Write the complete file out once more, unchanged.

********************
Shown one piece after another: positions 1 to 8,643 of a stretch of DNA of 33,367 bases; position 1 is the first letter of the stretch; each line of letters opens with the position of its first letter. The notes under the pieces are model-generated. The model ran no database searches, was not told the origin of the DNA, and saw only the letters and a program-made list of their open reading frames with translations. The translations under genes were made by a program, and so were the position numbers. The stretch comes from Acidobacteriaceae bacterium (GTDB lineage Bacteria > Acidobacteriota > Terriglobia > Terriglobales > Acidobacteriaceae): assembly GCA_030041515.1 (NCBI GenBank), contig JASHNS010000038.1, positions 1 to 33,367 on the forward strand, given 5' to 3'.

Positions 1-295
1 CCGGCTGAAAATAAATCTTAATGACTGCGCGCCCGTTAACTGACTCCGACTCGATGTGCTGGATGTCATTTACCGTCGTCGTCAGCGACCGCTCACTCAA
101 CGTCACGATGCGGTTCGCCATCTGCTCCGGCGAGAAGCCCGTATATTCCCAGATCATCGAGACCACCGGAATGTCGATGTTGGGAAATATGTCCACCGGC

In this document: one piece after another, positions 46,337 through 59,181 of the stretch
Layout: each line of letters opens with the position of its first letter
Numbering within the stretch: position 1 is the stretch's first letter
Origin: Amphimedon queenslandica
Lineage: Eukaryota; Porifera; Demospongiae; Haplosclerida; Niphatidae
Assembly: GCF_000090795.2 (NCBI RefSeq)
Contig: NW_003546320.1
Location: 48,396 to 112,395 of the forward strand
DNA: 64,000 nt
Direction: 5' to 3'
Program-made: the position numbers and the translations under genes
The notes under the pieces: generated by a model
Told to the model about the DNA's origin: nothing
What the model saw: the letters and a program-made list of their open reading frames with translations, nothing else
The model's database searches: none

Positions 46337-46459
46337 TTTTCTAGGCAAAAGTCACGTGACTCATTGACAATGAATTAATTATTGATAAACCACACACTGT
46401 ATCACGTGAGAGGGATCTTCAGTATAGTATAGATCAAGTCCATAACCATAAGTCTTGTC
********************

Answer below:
Shown one piece after another: positions 1 to 8,643 of a stretch of DNA of 33,367 bases; position 1 is the first letter of the stretch; each line of letters opens with the position of its first letter. The notes under the pieces are model-generated. The model ran no database searches, was not told the origin of the DNA, and saw only the letters and a program-made list of their open reading frames with translations. The translations under genes were made by a program, and so were the position numbers. The stretch comes from Acidobacteriaceae bacterium (GTDB lineage Bacteria > Acidobacteriota > Terriglobia > Terriglobales > Acidobacteriaceae): assembly GCA_030041515.1 (NCBI GenBank), contig JASHNS010000038.1, positions 1 to 33,367 on the forward strand, given 5' to 3'.

Positions 1-295
1 CCGGCTGAAAATAAATCTTAATGACTGCGCGCCCGTTAACTGACTCCGACTCGATGTGCTGGATGTCATTTACCGTCGTCGTCAGCGACCGCTCACTCAA
101 CGTCACGATGCGGTTCGCCATCTGCTCCGGCGAGAAGCCCGTATATTCCCAGATCATCGAGACCACCGGAATGTCGATGTTGGGAAATATGTCCACCGGC

In this document: one piece after another, positions 46,337 through 59,181 of the stretch
Layout: each line of letters opens with the position of its first letter
Numbering within the stretch: position 1 is the stretch's first letter
Origin: Amphimedon queenslandica
Lineage: Eukaryota; Porifera; Demospongiae; Haplosclerida; Niphatidae
Assembly: GCF_000090795.2 (NCBI RefSeq)
Contig: NW_003546320.1
Location: 48,396 to 112,395 of the forward strand
DNA: 64,000 nt
Direction: 5' to 3'
Program-made: the position numbers and the translations under genes
The notes under the pieces: generated by a model
Told to the model about the DNA's origin: nothing
What the model saw: the letters and a program-made list of their open reading frames with translations, nothing else
The model's database searches: none

Positions 46337-46459
46337 TTTTCTAGGCAAAAGTCACGTGACTCATTGACAATGAATTAATTATTGATAAACCACACACTGT
46401 ATCACGTGAGAGGGATCTTCAGTATAGTATAGATCAAGTCCATAACCATAAGTCTTGTC